The transition to online learning – OurWarwick

The transition to online learning

United Kingdom of Great Britain and Northern Ireland (the)
Kiera Evans | Postgraduate History (Modern) Contact Kiera

The way we work has had to change dramatically this year. Even as a History student with relatively few contact hours in non-pandemic times, the busyness of my timetable has dropped a lot this year.

Of course, I do still have lectures, but as you may already know, they’re uploaded in advance of the seminar and I’m free to watch them whenever I want to within that timeframe. It’s not that my workload has decreased (it’s actually very much the opposite), but that the way I work has changed.

But how does that affect my learning? Well, for a start I’m going to need even more self-discipline than usual to do all of the reading and lectures each week. An almost empty timetable gives the illusion of free time, which is a dangerous illusion to be under when deadlines are looming.

To stay on top of my work, I’ve created my own unofficial timetable. It means I can get all of my work done at a reasonable time of day without feeling either burnt out or like I’ve not done enough each day. I like it because I know which modules I should be working for each day, which makes the workload seem much more manageable.

Something which has taken slightly longer to get used to is online seminars. I didn’t quite know what to expect before term began – I wondered how would they work, and whether anyone would speak in them. I’m not going to lie, they can be a little bit awkward when someone is stuck in the Teams waiting room, or we have to work out how to split into smaller breakout rooms for discussions, but now that we’ve done it a few times it is becoming a smoother process and I think we’ll get more used to it as term continues.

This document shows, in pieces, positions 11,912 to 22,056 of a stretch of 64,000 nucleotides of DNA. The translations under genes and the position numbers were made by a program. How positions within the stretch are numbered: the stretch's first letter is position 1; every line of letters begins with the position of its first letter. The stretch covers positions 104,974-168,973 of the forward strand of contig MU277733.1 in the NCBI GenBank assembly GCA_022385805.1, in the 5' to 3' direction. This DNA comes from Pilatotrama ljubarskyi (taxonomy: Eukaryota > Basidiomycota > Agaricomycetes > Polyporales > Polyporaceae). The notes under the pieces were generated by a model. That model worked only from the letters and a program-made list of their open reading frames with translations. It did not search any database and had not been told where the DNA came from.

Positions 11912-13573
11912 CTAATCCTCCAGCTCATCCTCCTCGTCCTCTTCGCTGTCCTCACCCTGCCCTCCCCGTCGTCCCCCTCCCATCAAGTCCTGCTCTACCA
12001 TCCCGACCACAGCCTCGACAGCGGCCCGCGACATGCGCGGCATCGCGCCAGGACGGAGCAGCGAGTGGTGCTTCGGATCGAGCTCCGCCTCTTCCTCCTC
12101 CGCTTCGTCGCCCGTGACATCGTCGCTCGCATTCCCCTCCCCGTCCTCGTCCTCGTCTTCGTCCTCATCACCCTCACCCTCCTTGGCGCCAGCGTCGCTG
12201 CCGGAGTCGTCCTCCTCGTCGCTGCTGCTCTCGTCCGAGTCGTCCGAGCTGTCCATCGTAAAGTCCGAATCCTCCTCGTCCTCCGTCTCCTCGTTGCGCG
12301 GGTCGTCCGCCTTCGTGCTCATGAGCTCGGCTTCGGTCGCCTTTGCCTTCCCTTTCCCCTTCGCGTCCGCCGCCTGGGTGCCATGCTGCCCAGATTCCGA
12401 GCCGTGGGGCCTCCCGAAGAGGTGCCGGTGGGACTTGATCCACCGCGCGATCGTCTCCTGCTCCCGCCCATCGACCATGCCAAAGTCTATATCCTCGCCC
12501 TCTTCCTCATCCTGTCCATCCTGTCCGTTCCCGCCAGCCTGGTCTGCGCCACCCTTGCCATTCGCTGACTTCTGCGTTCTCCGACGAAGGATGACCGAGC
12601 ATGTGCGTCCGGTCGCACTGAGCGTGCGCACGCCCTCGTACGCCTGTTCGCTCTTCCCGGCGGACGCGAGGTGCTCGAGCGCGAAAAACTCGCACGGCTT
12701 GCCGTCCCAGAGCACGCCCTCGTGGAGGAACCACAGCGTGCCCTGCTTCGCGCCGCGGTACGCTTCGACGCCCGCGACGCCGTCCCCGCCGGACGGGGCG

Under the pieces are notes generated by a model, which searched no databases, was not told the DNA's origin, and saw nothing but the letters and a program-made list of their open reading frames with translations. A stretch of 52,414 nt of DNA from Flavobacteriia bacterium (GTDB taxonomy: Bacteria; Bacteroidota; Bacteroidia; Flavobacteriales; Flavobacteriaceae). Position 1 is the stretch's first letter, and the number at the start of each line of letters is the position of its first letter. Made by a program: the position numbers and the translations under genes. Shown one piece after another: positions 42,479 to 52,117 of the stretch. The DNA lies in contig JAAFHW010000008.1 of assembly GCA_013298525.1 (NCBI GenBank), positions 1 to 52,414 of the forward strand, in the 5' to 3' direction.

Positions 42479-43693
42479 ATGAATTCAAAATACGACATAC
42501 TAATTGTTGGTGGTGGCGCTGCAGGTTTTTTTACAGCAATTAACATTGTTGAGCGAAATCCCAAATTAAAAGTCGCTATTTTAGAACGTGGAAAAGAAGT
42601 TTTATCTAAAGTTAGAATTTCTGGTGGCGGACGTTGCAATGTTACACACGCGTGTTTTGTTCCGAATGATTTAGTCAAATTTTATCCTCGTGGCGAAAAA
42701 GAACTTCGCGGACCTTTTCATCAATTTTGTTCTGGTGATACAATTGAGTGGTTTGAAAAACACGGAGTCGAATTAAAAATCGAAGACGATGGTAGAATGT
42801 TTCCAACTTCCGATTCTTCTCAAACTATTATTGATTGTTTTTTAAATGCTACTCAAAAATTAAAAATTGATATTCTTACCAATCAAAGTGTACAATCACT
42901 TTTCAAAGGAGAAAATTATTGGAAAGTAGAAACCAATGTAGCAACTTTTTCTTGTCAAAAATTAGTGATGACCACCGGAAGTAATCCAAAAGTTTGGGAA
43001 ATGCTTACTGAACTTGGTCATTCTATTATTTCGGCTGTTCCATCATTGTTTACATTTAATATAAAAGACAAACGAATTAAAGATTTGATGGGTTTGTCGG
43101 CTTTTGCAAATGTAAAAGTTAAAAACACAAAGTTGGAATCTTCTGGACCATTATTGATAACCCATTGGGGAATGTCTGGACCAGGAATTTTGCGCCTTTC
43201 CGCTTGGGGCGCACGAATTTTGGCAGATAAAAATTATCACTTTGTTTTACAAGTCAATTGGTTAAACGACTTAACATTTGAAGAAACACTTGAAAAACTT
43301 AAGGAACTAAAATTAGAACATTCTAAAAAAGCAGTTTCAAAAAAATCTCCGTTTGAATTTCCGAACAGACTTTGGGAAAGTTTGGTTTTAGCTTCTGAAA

One thing I’ve become more aware of since the start of term is how I need to consciously look after my wellbeing in a way that I didn’t really before. The lack of a change of scene between where I do my lectures, seminars, and reading seems to have an effect on me if I don’t take regular enough breaks, and it can really affect my mood. I’m one of those people who likes to leave the house at least once a day anyway, but now that I’m spending the day almost exclusively at my desk, cabin fever sets in very quickly. I’ve found that going for a couple of short walks each day helps me – I can genuinely feel my mood lifting while I’m out. If you’re feeling a similar way, I would really recommend that you try it.

The transition to online learning was always going to be interesting as it was something I absolutely wasn’t expecting to do when I decided to go to university. However, though the change has been very noticeable, and I do really miss being on campus, I am still enjoying my degree and the new formats of teaching are starting to feel a lot more natural.

United Kingdom of Great Britain and Northern Ireland (the)
Kiera Evans | Postgraduate History (Modern) Contact Kiera
  • Sasha

    Hi Kiera, I think this is a really useful tip to create your own unofficial timetable, thanks for sharing this with us!


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